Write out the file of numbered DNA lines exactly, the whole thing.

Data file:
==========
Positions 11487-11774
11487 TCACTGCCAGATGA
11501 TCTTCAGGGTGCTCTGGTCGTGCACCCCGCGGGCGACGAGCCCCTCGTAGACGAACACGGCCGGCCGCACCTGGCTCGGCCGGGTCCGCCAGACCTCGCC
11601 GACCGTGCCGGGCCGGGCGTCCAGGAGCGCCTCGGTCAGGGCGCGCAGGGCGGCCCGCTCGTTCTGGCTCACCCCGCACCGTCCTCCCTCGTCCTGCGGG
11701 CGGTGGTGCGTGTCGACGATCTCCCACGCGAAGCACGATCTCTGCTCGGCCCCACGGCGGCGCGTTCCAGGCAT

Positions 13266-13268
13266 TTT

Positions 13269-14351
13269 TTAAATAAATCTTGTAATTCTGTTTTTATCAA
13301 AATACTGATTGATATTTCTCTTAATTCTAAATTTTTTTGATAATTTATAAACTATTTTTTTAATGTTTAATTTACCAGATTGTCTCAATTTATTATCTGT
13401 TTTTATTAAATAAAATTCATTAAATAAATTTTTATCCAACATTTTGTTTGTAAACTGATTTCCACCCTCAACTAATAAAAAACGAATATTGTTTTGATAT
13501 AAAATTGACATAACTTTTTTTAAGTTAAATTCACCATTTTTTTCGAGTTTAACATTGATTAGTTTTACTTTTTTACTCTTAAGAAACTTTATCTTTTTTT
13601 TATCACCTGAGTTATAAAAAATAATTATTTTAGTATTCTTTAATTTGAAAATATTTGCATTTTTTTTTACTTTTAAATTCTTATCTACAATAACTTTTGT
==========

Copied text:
Positions 11487-11774
11487 TCACTGCCAGATGA
11501 TCTTCAGGGTGCTCTGGTCGTGCACCCCGCGGGCGACGAGCCCCTCGTAGACGAACACGGCCGGCCGCACCTGGCTCGGCCGGGTCCGCCAGACCTCGCC
11601 GACCGTGCCGGGCCGGGCGTCCAGGAGCGCCTCGGTCAGGGCGCGCAGGGCGGCCCGCTCGTTCTGGCTCACCCCGCACCGTCCTCCCTCGTCCTGCGGG
11701 CGGTGGTGCGTGTCGACGATCTCCCACGCGAAGCACGATCTCTGCTCGGCCCCACGGCGGCGCGTTCCAGGCAT

Positions 13266-13268
13266 TTT

Positions 13269-14351
13269 TTAAATAAATCTTGTAATTCTGTTTTTATCAA
13301 AATACTGATTGATATTTCTCTTAATTCTAAATTTTTTTGATAATTTATAAACTATTTTTTTAATGTTTAATTTACCAGATTGTCTCAATTTATTATCTGT
13401 TTTTATTAAATAAAATTCATTAAATAAATTTTTATCCAACATTTTGTTTGTAAACTGATTTCCACCCTCAACTAATAAAAAACGAATATTGTTTTGATAT
13501 AAAATTGACATAACTTTTTTTAAGTTAAATTCACCATTTTTTTCGAGTTTAACATTGATTAGTTTTACTTTTTTACTCTTAAGAAACTTTATCTTTTTTT
13601 TATCACCTGAGTTATAAAAAATAATTATTTTAGTATTCTTTAATTTGAAAATATTTGCATTTTTTTTTACTTTTAAATTCTTATCTACAATAACTTTTGT